Create a comfortable sleep environment:
Ensure your bedroom is conducive to sleep by keeping it cool, dark, and quiet. Invest in a comfortable mattress and pillows. Ensure the bedroom is not overly warm for a restful night’s sleep. Adjust the thermostat to a cool 15-20 degrees Celsius (60-67 degrees Fahrenheit).
Bedtime Routine for Your Body
Limit screen time:
Avoid electronic devices such as phones, tablets, and computers at least an hour before bed, as the blue light emitted can interfere with your body’s natural sleep-wake cycle
Avoid heavy meals and caffeine before bed: Try to eat dinner at least a few hours before bedtime. Opt for a light snack that combines protein and healthy carbohydrates, like unsweetened whole-grain cereal with milk. Indulge in a cup of chamomile tea, steering clear of caffeine and alcohol close to bedtime.
Harness the power of soothing scents. Keep a lavender plant on your nightstand, or use lavender oil on your pillow. Vanilla can also induce a sense of calm.
Self Care Practice:
Practice relaxation techniques such as deep breathing, meditation, or progressive muscle relaxation to help ease your mind and body into sleep. Treat yourself to a gentle self-massage. Soothe your feet or hands with warm water, and massage away tension to promote relaxation.
Aches and Pains Relief:
Address any discomfort by using a heating pad or hot water bottle on sore areas, ensuring a pain-free night’s sleep.
Banish disruptive noises by turning on a fan or using a white noise machine. Create a serene auditory environment to enhance your sleep quality.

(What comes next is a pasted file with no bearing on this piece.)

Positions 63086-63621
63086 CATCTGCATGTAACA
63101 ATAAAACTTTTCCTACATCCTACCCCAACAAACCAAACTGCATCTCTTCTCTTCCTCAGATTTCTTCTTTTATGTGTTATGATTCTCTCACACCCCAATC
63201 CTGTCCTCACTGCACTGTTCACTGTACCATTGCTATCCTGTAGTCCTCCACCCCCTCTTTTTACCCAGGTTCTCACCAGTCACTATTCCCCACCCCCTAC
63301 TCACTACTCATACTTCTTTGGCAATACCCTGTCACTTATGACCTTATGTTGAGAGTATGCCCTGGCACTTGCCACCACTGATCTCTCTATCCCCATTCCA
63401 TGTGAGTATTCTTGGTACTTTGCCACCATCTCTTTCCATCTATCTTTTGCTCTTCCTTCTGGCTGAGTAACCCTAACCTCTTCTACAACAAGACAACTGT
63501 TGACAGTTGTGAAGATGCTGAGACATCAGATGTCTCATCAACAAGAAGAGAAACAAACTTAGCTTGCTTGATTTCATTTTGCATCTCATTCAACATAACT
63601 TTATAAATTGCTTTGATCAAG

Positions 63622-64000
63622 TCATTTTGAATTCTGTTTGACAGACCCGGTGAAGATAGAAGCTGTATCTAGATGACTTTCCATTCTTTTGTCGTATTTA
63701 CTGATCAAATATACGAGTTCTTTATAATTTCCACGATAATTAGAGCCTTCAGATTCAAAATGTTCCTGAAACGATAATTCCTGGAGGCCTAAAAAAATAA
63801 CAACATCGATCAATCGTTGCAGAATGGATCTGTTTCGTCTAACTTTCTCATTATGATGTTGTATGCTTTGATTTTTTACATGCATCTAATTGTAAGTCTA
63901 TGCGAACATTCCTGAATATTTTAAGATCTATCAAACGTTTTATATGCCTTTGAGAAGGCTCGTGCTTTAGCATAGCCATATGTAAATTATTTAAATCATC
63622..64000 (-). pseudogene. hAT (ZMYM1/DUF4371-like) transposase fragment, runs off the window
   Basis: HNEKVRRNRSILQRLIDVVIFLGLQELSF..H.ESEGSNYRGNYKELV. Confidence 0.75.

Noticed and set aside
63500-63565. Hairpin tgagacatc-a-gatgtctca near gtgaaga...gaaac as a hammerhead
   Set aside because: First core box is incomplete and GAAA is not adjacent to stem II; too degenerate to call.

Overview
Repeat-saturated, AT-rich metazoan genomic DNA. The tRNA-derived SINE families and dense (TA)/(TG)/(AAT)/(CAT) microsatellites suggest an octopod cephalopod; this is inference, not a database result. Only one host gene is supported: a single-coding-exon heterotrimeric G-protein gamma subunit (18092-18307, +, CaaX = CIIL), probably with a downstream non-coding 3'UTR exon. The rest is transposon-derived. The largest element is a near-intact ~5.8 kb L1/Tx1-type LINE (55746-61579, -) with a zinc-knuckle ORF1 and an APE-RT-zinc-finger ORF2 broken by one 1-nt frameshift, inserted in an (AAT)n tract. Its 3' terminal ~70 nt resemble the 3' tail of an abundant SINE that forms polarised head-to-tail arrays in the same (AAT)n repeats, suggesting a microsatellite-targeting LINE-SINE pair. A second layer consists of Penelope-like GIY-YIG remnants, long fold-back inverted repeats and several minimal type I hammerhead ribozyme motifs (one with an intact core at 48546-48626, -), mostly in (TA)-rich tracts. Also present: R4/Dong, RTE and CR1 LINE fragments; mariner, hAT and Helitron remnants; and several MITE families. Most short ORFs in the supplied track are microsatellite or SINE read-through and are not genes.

Bedtime Rituals for Your Mind:
Let Go of Daily Concerns:
Release the worries of the day before hitting the hay. Commit to leaving behind distractions to create mental space for rest.
Write in a journal:
Spend a few minutes jotting down your thoughts, worries, or things you’re grateful for to clear your mind before bed.
Meditate or Pray:
Embrace meditation or prayer as tools to quiet your mind. Focus on positive and calming thoughts to ease into a restful state.
Lullaby of Music:
Discover the power of music as a sleep aid. Select calming tunes, whether it’s classical tunes, soft jazz, or soulful lullabies, to lull your mind into a tranquil state.
Create a Sleep Trigger:
Establish associations with sleep by adopting specific bedtime objects or practices. Whether it’s soft flannel pyjamas or hugging a teddy bear, these triggers signal your mind that it’s time to unwind.
Better Sleep in your 50s
In conclusion, the quest for better sleep is not just a pursuit of rest; it’s a journey towards enhanced well-being in every aspect of our lives, especially in our 50s. Quality sleep is the cornerstone of a healthier, more fulfilling life, from the intricate balance of hormones influencing our body to the profound impact on cognitive functions and emotional resilience.
We’ve explored the interconnectedness of sleep with various bodily systems—how it influences the circulatory, digestive, endocrine, immune systems, and more. The importance of nurturing bedtime rituals for both the body and the mind cannot be overstated. From dimming the lights and slowing down physical activities to engaging in relaxation techniques and creating sleep triggers, these practices contribute to better sleep in our 50s and beyond.